“I met Taka through Baktash and I know Taka has been working with drug business with Baktash for a long time,” Goswmai said.
But Goswami did not provide the abba as he felt he would not make money out of the plan – which angered Baktash.
Goswami alleged Baktash broke into his home after threatening to beat up Goswami’s girlfriend.
Goswami then told someone known as Mazaghadi – “my associate who I deal with him in drugs in South Africa” – about what Baktash had done.
Mazaghadi indicated he wanted Taka killed. Goswami agreed as, he said, Taka was pressuring Baktash for the two tons of abba and this led to Baktash threatening Goswami. Eliminating Taka would remove the pressure from Baktash.
Taka was murdered in South Africa the day after Goswami spoke to Mazaghadi.
“Some shooters went to his house and they killed him in his house,” Goswami said. He alleged he assigned the task of killing Taka to Jedburgh.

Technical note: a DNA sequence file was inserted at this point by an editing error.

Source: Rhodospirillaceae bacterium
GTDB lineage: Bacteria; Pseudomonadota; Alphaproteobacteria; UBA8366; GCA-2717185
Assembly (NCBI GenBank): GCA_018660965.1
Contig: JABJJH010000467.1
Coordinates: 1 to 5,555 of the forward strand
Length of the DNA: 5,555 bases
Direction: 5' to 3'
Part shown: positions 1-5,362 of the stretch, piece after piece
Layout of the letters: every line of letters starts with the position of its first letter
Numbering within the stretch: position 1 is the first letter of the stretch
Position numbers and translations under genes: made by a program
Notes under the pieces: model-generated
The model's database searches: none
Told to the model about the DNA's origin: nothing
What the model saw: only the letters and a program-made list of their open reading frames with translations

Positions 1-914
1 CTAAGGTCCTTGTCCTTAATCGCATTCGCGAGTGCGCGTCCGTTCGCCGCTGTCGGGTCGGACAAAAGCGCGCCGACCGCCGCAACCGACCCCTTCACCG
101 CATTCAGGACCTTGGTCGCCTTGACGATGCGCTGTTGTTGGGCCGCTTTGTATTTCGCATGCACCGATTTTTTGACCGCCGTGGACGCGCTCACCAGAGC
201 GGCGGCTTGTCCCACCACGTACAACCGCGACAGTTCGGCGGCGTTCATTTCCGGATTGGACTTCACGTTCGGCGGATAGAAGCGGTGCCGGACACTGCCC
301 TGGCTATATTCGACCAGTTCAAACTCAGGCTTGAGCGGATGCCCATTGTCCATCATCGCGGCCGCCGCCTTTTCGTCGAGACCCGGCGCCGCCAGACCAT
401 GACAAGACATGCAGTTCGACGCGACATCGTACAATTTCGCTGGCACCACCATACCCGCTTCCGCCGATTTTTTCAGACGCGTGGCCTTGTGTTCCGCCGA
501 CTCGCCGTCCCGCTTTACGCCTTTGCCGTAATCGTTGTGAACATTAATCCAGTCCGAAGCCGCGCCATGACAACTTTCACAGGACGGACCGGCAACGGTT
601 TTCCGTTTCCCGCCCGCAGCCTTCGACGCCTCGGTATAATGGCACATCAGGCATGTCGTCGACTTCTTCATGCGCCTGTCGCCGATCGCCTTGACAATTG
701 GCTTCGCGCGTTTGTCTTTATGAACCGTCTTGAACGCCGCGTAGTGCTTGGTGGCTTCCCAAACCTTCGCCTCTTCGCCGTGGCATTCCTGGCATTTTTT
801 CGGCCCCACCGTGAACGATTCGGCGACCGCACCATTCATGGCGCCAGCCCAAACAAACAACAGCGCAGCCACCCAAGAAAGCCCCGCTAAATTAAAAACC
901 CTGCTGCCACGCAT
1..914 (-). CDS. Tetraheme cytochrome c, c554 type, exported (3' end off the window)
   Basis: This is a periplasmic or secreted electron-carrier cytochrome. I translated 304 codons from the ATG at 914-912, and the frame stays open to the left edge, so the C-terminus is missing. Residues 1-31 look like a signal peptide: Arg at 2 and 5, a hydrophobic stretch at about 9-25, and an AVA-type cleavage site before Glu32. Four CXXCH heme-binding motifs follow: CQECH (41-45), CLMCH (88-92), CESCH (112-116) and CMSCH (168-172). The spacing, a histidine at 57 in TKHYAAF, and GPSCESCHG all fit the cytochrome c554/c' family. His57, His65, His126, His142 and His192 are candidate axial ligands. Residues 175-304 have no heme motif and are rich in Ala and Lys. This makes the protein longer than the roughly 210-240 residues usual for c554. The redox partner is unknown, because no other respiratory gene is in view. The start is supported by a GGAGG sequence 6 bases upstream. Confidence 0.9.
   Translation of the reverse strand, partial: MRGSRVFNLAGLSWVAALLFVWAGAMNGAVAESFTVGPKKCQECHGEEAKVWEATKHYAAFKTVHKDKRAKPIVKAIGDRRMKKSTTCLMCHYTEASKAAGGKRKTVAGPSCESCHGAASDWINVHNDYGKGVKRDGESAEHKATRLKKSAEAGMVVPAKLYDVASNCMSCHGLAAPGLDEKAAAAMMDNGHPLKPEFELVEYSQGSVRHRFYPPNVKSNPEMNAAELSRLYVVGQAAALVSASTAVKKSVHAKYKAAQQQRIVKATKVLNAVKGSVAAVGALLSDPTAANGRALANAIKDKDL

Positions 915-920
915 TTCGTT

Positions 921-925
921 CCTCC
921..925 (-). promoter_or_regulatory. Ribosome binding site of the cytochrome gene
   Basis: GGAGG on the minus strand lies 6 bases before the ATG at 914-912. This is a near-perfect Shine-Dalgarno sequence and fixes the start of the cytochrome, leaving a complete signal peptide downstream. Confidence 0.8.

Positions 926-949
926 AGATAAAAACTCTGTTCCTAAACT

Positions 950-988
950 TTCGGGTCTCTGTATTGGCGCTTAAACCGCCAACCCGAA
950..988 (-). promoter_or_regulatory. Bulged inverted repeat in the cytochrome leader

AmaBhungane has not been able to identify Pinky or Taka.
‘Master manipulator’ cosied up to Mandela
The Akasha brothers’ defence team in the US has labelled Goswami a “master manipulator” who would easily lie and exaggerate the role of his associates to avoid jail time.
In cross examination, Goswami admitted selling out his own laundry network to the Dubai authorities, leading to the arrest of 11 people. He also admitted paying “some individual” US$10-miilion to secure his early release from prison in Dubai, but insisted he had never bribed anyone in exchange for his release.
It was also revealed that while out on bail after his arrest in Kenya and prior to his extradition he was approached by the Indian foreign intelligence agency.